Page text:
A housing and homeless agency says one aspect of the coronavirus pandemic is that it has kept homeless figures low.
Focus Ireland says it has seen a steady decline in the last four months in homeless numbers.
However Ger Spillane, the agency's southwest regional services manager, told Pat Kenny that is coming from a very high base of over 10,000.
"So the numbers currently, nationally, are a little over 8,000.
"While we do welcome the reduction in the number of homelessness, it is as I say at a very high level.
"I suppose we want to take the opportunity that the crisis has presented in order to keep those figures on the decrease."
"At the very outset of this pandemic we were concerned that we would have a lot of multi-unit projects where people are staying.
"And we were afraid or there was a fear around that if the virus got in there that it would spread like wildfire.
"I suppose at the very start we initiated the HSE protocols in terms of social distancing and hand washing and so forth.
"Our staff would be very used to dealing with crisis and crisis management, and would have a lot of experience and training in terms of dealing with infectious diseases and how best to mitigate the effects of those.
"At the initial phase while we did have a fear that would happen, it has transpired that it hasn't - and that is down to the cooperation and, to use the Irish phrase, a metal between ourselves and the client group we work with, other homeless agencies and our statutory partners".
"One of the learnings or the lessons that we've got from the pandemic is that you can manage the pandemic - it has quite a dystopian kind of feel to it - but you can manage it when people have their own front door and when they can be isolated.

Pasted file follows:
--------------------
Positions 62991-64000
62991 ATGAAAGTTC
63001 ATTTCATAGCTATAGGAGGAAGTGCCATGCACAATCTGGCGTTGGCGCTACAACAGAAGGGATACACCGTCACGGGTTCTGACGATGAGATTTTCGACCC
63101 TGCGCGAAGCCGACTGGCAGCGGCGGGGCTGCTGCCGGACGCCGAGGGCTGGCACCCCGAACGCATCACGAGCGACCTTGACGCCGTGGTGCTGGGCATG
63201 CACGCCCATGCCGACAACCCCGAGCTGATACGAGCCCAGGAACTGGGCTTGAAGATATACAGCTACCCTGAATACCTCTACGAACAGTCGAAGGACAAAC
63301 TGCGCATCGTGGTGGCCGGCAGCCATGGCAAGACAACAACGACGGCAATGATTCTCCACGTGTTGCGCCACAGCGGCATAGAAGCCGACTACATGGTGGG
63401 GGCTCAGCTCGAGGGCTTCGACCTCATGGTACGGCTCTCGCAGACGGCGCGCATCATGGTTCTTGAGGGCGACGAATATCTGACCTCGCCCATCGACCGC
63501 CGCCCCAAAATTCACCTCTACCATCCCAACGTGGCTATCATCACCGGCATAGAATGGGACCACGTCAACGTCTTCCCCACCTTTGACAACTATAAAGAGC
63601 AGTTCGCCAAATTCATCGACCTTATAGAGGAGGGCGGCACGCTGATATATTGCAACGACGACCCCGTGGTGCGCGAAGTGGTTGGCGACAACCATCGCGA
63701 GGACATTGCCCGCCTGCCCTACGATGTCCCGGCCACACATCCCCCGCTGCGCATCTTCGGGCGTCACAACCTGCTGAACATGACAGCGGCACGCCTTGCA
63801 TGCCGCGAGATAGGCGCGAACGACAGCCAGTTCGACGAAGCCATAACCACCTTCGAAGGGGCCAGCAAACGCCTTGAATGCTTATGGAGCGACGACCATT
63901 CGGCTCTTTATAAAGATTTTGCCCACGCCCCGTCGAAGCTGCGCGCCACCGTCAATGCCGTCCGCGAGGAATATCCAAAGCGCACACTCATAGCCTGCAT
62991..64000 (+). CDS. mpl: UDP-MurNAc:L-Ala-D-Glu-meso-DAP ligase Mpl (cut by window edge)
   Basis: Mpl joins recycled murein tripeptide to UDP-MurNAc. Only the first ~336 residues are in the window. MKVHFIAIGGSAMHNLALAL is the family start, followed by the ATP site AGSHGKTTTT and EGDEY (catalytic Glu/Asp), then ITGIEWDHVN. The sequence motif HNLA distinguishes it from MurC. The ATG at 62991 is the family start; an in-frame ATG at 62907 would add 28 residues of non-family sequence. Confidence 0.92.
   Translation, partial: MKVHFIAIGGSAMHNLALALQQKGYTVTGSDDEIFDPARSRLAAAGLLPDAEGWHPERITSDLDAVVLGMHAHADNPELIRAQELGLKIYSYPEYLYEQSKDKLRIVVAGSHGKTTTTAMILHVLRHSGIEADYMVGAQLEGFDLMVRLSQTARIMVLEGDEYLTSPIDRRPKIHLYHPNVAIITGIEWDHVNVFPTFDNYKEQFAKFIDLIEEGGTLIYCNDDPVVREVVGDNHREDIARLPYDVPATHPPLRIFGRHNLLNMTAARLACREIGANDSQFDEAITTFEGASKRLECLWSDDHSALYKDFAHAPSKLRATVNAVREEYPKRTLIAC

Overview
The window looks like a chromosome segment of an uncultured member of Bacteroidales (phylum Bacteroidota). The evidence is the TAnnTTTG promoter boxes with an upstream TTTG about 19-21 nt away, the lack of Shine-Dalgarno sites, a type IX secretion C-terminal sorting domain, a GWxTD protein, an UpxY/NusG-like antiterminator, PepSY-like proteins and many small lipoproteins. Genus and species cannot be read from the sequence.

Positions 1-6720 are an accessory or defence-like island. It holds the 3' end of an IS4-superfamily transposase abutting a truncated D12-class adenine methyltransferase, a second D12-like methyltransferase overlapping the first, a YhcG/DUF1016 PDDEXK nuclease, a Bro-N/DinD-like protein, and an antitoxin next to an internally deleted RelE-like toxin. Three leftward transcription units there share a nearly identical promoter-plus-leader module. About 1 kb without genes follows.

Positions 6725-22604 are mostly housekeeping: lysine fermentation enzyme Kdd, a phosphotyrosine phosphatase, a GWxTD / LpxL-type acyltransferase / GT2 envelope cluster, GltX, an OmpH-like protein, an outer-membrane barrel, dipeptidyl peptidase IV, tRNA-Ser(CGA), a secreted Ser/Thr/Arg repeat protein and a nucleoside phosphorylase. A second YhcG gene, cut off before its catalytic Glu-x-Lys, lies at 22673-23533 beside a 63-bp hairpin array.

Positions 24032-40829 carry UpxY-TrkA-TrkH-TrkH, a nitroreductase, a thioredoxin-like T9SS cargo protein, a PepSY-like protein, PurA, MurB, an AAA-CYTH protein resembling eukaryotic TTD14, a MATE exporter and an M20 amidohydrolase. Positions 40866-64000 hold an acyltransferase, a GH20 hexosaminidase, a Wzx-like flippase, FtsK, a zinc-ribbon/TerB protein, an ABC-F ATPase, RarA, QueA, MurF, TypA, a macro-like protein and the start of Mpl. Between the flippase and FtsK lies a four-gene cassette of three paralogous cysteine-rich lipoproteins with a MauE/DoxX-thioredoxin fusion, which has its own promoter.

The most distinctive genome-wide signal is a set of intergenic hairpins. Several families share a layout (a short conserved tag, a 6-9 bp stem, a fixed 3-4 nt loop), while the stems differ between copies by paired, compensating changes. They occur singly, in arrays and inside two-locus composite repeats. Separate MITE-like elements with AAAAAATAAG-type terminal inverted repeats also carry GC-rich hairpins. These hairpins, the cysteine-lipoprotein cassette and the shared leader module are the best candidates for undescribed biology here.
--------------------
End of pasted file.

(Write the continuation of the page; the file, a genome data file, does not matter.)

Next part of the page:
"Our biggest concern was people living in emergency accommodation, living in communal areas - and the client group we work with, a lot would have poor mental health and physical health and would be immuno-compromised.
"The fact that we run a lot of projects where people have their own front door we were able to isolate, we were able to provide support, we were able to provide food and we were able to mitigate in the event of anything happening.
"But it is a concern, and we spent a lot of time working with the local authorities and with the HSE and Tusla in terms of speeding up the access to accommodation.
"So even despite the lockdown and despite the pandemic, Focus Ireland were able to house over 500 people, households during that period - which is a significant number.
"The COVID was a crisis on top of a crisis, but I think that there's a lot of good work being done.... in dealing with the consequences of the virus and of dealing with homelessness.
"Going forward, we want to continue that momentum".
"In the absence of a vaccine, we can only mitigate the consequences of the virus".
In relation to evictions going forward, he said: "Our concern is that once the new legislation that's coming in, or the extension of the legislation, is that once the pandemic eases or once we've got control of the situation, is there going to be a flood of homelessness again once evictions start?".